Sample pipeline

Before I will go to the details of how we approached continuous integration and deployment pipeline with our project, let’s create a basic, starter sample.

Using CREATOR tool

Creator tool takes two main inputs - the OpenApi specification file and the YAML configuration file. Here you can find a list of the options and samples of the YAML configuration file. For a quick start, I will show a minimal working sample, to illustrate how great is this tool.

Consider that we have deployed our app and we can access its swagger file under Our minimal configuration file will look like:

version: 0.0.1
apimServiceName: myapp_apim
  - name: Client
    suffix: client
outputLocation: '.\templates\Output\'

Meaning of different options:

And that’s it! you can now run the Creator Tool using: dotnet run create --configFile CONFIG_YAML_FILE_LOCATION and you should get a sample ARM template generated:

  "$schema": "",
  "contentVersion": "",
  "parameters": {
    "ApimServiceName": {
      "type": "string"
  "resources": [
      "properties": {
        "isCurrent": false,
        "subscriptionRequired": false,
        "displayName": "Client",
        "serviceUrl": "",
        "path": "client",
        "protocols": ["https"],
        "value": "",
        "format": "swagger-link-json"
      "name": "[concat(parameters('ApimServiceName'), '/Client')]",
      "type": "Microsoft.ApiManagement/service/apis",
      "apiVersion": "2019-01-01",
      "dependsOn": []

Now you can copy the resource definition to your master deployment template or link the generated template to it.

Note that this template will not create APIM Service - it should be already deployed or defined in another ARM template.


Using extractor is a straightforward exercise, although first, you need to define your API in APIM on Azure. Some people prefer that way of prototyping things. Moreover, it can be that you are integrating with some external service and want to use only part of its API. It could be easier to define and test a real thing first. Additionally, it is a valid scenario for a development environment to work with Azure Portal, and then provide the release version of API to the integration and production environments by creating a PR with a new ARM template.

As described in the Extractor Tool wiki, before starting you need to login to you az account and select proper subscription:

az login
az account set --subscription <subscription_id>

Then the simplest way of extracting single API is following call: dotnet run extract --sourceApimName <name_of_the_source_APIM_instance> --destinationApimName <name_of_the_destination_APIM_instance> --resourceGroup <name_of_resource_group> --fileFolder <path_to_output_folder> --apiName <api_name>

The last parameter is optional. Without it, Extractor will extract all APIs defined in the target APIM instance. Usually you just want the specific ones.

Here you can see a sample call done against default EchoApi:

dotnet run extract --sourceApimName apim-azure-service-name --destinationApimName test --resourceGroup apim-test --fileFolder {path} --apiName echo-api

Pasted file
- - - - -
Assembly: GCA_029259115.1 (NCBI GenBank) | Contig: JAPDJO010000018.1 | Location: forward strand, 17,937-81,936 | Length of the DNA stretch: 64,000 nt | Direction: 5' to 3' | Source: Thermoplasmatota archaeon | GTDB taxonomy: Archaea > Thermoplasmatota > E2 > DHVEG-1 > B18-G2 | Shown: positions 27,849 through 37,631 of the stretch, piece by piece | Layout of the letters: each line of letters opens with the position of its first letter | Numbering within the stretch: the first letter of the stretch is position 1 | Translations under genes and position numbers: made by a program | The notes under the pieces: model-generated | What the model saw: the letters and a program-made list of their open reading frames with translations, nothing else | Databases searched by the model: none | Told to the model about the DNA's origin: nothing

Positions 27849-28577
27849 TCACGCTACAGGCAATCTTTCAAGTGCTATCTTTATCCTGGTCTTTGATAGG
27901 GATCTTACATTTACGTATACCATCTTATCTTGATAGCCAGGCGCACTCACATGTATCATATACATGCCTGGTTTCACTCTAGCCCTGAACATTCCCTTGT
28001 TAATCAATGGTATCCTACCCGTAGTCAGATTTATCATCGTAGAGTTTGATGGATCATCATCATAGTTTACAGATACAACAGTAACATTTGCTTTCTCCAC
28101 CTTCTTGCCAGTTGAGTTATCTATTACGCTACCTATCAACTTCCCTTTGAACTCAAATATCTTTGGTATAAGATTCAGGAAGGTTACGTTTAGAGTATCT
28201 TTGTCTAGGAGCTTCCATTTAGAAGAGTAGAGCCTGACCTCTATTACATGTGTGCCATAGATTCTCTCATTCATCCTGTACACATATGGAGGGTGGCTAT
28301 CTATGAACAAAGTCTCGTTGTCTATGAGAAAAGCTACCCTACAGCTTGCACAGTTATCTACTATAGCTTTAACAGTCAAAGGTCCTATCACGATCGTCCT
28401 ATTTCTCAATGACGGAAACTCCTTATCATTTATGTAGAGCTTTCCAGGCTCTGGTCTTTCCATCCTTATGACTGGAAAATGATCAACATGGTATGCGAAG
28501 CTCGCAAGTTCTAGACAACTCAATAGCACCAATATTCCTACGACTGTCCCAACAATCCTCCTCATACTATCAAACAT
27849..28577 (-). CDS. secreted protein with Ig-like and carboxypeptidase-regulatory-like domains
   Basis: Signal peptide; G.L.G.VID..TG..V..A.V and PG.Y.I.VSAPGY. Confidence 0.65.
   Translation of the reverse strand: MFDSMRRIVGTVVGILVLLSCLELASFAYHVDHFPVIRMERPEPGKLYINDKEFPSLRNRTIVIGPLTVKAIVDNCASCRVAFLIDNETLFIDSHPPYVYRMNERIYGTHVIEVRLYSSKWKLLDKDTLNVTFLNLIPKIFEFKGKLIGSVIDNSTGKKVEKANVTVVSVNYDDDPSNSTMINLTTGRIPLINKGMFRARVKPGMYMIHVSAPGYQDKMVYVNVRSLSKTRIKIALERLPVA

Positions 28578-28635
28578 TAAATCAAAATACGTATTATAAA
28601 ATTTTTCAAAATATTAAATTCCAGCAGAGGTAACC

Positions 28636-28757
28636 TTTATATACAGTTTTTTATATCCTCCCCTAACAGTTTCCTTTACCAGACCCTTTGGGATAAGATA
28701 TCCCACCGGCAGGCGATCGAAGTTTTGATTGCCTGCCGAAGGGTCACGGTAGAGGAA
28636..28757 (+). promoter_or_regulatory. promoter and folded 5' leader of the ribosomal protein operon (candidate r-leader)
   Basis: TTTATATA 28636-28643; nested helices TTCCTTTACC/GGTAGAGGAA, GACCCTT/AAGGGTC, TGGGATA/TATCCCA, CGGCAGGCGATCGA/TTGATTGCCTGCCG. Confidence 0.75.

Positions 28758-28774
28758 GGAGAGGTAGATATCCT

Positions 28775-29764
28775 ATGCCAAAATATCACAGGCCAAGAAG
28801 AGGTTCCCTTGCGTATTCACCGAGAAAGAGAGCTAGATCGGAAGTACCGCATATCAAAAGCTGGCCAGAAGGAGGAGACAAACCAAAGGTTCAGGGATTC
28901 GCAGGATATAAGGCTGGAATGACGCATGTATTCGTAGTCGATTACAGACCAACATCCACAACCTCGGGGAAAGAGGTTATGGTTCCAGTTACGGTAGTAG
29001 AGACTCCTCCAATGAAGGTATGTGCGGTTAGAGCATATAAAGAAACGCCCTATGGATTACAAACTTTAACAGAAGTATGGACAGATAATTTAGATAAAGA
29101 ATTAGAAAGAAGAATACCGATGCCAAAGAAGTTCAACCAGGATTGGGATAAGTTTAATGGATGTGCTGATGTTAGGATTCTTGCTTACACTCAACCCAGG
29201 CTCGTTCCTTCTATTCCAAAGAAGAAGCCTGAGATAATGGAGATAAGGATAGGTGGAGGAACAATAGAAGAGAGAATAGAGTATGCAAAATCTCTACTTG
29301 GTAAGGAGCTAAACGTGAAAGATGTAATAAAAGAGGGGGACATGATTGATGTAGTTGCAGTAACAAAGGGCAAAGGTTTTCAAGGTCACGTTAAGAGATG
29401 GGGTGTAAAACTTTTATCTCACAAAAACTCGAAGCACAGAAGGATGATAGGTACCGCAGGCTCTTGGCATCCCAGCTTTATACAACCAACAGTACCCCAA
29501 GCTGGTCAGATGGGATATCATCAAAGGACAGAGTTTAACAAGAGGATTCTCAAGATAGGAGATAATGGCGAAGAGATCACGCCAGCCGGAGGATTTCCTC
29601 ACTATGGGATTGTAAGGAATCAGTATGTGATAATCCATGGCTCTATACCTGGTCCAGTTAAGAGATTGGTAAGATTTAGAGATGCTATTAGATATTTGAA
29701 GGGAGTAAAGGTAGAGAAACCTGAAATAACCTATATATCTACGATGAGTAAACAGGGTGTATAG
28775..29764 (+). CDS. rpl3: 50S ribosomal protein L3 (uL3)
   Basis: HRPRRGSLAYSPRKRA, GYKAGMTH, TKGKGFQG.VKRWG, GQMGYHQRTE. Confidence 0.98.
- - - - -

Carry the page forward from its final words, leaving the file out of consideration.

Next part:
API Management Template

Connecting to apim-azure-service-name API Management Service on apim-test Resource Group ...
Executing extraction for echo-api API ...
1 API's found ...
Extracting resources from echo-api API:
'create-resource' Operation found
 - Operation policy found for create-resource operation
'modify-resource' Operation found
'remove-resource' Operation found
'retrieve-header-only' Operation found
 - Operation policy found for retrieve-header-only operation
'retrieve-resource' Operation found
'retrieve-resource-cached' Operation found
 - Operation policy found for retrieve-resource-cached operation
'starter' Product association found
'unlimited' Product association found
Extracting API version sets from service
Extracting authorization servers from service
Extracting loggers from service
Extracting products from service
'starter' Product found
 - Product policy found for starter product
'unlimited' Product found
Extracting named values from service
Extracting backends from service
Templates written to output location
Press any key to exit process:

As the outcome, you will get set of ARM files describing different aspects of your API:

sample output


I hope you enjoyed the read. I have briefly described the different options of APIM deployment automation. All of them have their pros and cons and a valid usage scenario. But our goal is more strategic. We want to achieve a fully automated solution. Nowadays, in a cloud and DevOps world, you should not treat your resources as something precious. You should be able to delete, re-create, re-configure or duplicate any resource with a single mouse click and few minutes of waiting.

Only the last solution looks promising in that space. It will require some tweaks here and there, but at least we have our starting point.

But will it handle all the scenarios and security options I have highlighted in the previous article? What if we want to expose a subset of endpoints from OpenApi spec? What if we want to change the endpoint paths? I will address all those issues in next post, so please stay with me :)